Goodbye, Firelake Grand – Our “Home Sweet Casino”

Sat. june 25, 2011

 While guarding our old house in Meeker, we also managed to spend several months parked at a Casino nearby. It’s Firelake Grand, at the corner of I-40 and 102, east of Shawnee. We love this Casino.

 I daresay there’s not another casino anywhere in the country that will let you stay free, with free water AND free electric. And yet we were blessed to have such a place right next door to us, at a time when we were in a financial bind, because we also had to pay water, electric, insurance and taxes on an unsold  house we couldn’t live in.

This sign is so big, people complain it is a highway hazard. Of course we also pay our “dues” here at Firelake by eating and playing in the casino, and by bringing all our friends here. We like to say that a casino parking lot has been our home for the last two years, and it’s not as bad as it sounds. . . .

We had grass and a creek right out our window.

We had our own picnic table and barbecue grill.

There were 5-lb bass to catch in the creek, and beavers to supervise!!  We had Molly the Muskrat, and assorted frogs.

We had the best parking spot of all – Number “0” down at the end, so we didn’t have any neighbors on one side. We didn’t have to worry about anyone looking in our windows. On the open side we had parking right next to our bus, enough for our two cars, plus all our guests.

  And did I mention that electric, water and parking were free!!! Unbelievable.

 I also had a beautiful two-mile paved circular track around the perimeter to walk, jog and ride my bike. Usually while watching gorgeous sunsets.

There were ponds with pretty colored fountains in the middle.

This place was like a mini Las Vegas, with security cameras and employees everywhere – the safest place on earth to live.

We never saw a single hooker or scrap of litter in two years.

There was always some excitement going on if you needed it.

RV’s and 18 wheelers were coming and going. New people to visit with.

In a short time, we acquired a flock of interesting new friends that we will cherish for a lifetime.

We had a wide open view of the Oklahoma weather coming in from the southwest. In spring our little creek would turn into a raging river, boiling out of its banks and licking at the heels of our bus.


In May the tornadoes would blow through like clockwork. Only once were we truly scared – it was about 3 am and our bus was rocking in an 80 mph wind. We could feel our bus wheels lifting off the ground as we braced ourselves in the hallway with all four slides pulled in. “Steve!” I said, “We’re going over!” But somehow, we didn’t. Sometimes the casino would blow its sirens, and residents within a ten mile radius would come running. The stocky-built casino was the best tornado shelter in the county, and they generously shared it with the community.   

 There were cool bands on the weekends, car shows, and big name performers.

Not to mention black jack and slots whenever you needed a fix.

And three great restaurants within walking distance. But why walk?! A cute little shuttle came by every 30 minutes. Just step outside your bus and the driver will take you to the door. We felt like royalty.

 We humorously nicknamed ourselves the Social Directors of the Firelake Parking Lot. We made a point to become best buddies with shuttle bus drivers, and even invited our pal Les and his wife over for a barbecue dinner one night.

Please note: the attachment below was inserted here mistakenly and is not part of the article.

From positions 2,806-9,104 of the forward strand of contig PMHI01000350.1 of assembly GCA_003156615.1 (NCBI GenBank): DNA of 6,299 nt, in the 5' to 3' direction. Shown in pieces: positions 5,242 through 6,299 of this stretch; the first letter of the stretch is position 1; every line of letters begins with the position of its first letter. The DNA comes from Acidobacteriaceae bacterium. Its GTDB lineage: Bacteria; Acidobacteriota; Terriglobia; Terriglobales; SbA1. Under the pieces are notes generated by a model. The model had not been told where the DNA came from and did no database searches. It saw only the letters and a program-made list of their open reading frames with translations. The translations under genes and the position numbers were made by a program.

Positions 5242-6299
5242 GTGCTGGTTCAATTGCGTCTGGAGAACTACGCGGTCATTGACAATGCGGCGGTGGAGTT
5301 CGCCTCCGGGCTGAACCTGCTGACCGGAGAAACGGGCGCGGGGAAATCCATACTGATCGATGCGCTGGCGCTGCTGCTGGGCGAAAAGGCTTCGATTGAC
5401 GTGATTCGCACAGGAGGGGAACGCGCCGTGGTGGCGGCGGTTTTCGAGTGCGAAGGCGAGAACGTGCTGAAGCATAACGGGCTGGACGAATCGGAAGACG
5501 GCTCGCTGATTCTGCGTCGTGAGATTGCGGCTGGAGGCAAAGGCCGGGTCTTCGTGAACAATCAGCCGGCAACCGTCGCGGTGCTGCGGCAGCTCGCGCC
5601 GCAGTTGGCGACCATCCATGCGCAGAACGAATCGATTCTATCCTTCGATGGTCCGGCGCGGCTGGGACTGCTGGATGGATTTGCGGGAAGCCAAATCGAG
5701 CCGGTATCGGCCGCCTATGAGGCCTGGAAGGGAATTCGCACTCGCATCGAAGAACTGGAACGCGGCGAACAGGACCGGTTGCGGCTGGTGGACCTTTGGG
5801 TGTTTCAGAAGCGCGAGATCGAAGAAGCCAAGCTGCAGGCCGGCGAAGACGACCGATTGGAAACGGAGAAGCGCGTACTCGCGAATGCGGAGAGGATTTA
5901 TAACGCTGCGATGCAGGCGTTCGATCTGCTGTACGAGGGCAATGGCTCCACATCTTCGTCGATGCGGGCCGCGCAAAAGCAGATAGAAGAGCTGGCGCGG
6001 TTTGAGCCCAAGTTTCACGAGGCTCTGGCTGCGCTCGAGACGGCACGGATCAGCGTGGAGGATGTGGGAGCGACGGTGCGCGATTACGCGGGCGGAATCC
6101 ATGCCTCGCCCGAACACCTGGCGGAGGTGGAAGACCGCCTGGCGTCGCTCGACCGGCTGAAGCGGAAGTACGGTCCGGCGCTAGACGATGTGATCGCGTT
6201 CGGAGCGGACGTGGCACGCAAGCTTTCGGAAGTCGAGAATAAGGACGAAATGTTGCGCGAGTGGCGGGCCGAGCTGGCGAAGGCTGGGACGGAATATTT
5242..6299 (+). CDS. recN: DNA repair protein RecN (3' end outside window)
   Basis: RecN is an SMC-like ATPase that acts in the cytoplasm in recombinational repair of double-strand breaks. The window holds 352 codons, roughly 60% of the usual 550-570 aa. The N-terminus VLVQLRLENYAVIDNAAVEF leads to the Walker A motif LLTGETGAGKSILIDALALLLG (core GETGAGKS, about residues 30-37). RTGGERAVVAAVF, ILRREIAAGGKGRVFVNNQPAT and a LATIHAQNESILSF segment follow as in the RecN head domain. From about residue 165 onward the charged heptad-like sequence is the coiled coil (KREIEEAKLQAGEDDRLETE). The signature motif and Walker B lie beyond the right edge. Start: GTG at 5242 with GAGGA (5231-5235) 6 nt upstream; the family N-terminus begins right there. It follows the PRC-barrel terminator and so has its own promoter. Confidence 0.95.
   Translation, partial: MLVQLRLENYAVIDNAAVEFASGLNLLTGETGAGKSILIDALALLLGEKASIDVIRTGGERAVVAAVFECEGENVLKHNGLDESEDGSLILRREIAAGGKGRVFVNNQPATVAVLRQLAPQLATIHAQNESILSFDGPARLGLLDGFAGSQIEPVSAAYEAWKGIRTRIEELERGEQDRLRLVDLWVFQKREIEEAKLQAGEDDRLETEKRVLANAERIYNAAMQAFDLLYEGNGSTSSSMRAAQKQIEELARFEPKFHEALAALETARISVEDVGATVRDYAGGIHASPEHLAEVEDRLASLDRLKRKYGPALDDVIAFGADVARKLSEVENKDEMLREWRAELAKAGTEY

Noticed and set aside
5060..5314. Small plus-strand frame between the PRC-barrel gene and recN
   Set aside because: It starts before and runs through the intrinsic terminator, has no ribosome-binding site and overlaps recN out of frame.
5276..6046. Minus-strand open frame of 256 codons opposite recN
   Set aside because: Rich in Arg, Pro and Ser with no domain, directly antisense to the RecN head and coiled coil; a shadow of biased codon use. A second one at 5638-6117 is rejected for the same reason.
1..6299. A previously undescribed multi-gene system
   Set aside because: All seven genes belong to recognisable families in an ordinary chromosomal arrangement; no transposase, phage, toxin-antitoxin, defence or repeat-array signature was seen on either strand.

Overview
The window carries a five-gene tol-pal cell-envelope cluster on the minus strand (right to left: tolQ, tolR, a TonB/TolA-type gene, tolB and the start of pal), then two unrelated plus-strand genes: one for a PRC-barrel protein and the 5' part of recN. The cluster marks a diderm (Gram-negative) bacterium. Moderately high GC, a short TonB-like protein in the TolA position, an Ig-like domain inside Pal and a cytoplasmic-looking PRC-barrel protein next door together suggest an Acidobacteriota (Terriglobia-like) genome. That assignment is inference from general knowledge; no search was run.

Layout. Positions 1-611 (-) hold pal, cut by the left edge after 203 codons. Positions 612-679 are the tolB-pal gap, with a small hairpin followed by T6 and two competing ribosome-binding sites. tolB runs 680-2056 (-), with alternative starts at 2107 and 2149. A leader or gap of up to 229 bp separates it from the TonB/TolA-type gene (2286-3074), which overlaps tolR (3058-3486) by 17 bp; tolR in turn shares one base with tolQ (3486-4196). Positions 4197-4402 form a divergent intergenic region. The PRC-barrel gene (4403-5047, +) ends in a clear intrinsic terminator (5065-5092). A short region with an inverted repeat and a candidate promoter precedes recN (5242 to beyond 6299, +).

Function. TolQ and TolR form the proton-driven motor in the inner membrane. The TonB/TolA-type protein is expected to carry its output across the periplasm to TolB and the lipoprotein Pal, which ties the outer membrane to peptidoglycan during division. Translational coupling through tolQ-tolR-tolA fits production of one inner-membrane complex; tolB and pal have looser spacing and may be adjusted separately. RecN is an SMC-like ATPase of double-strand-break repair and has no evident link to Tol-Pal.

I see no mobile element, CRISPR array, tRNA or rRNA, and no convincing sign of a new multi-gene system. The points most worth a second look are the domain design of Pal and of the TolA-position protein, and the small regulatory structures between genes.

When when we had to leave for 8 days for a flight to Alaska, we were able to ask our good buddy Les to look after our bus. He had to drive by every 30 minutes anyway. He guarded it like a bulldog the whole time we were gone.

 We also had our own gas station, regular and diesel, for ten cents less than competitors, and if you used your casino player card, you got an extra 3 cents off.

There was a handy US mailbox at the gas station and –OH! – the best coffee in the universe! Three flavors – none of them pansy coffee. They never let it get cold in the thermos, or cook down to a thick tar, like so many other convenience stores I have known. And only 75-cents for a giant 24-ounce refill. No tax! Keep it simple. Bring your own cup. Shawnda will greet you with a huge smile every time. They even have steamed milk for real lattes, not the hypersweet dispenser lattes.  No matter where I go in the USA, I haven’t had better coffee. Now when I have to pay $3.57 for a large (rediculously labeled “Venti,”) I grieve for my Firelake 24-oz for 75-cents. 

 In a hurry? There’s a grill here with a great menu open 24 hours a day – whatever you need. Breakfast sandwiches to go and a great Philly steak for lunch.

 It was just about paradise here at Firelake Grand.

Only one minor inconvenience here – we had no private sewer drain. But what do you expect for free? Other places charge $20 to $30 per night for this. Living off our storage tanks means we could not do much laundry aboard the bus.

Our casino did generously provide a shared drain, and it was only three car lengths away. We used to look longingly out at it from our bedroom window. Every seven days we had to pull in our slides and drive the bus 20 feet to empty our tanks. We usually took a few laps around the parking lot just to exercise the motor and give Carol some driving practice.  We could have put a folding chair in our special spot “0” to save it , but since the sewer was only twenty feet away, we could just saunter over there if we saw a new RV approaching.  If it weren’t for our weekly trip across the parking lot, we might have forgotten how to pack up and drive this bus. There’s a lot to it, but we had it down to rocket science – pull in four slides, stow breakable stuff, raise leveling jacks, stow Hughes internet satellite on roof, unhook electric and water, start your engines!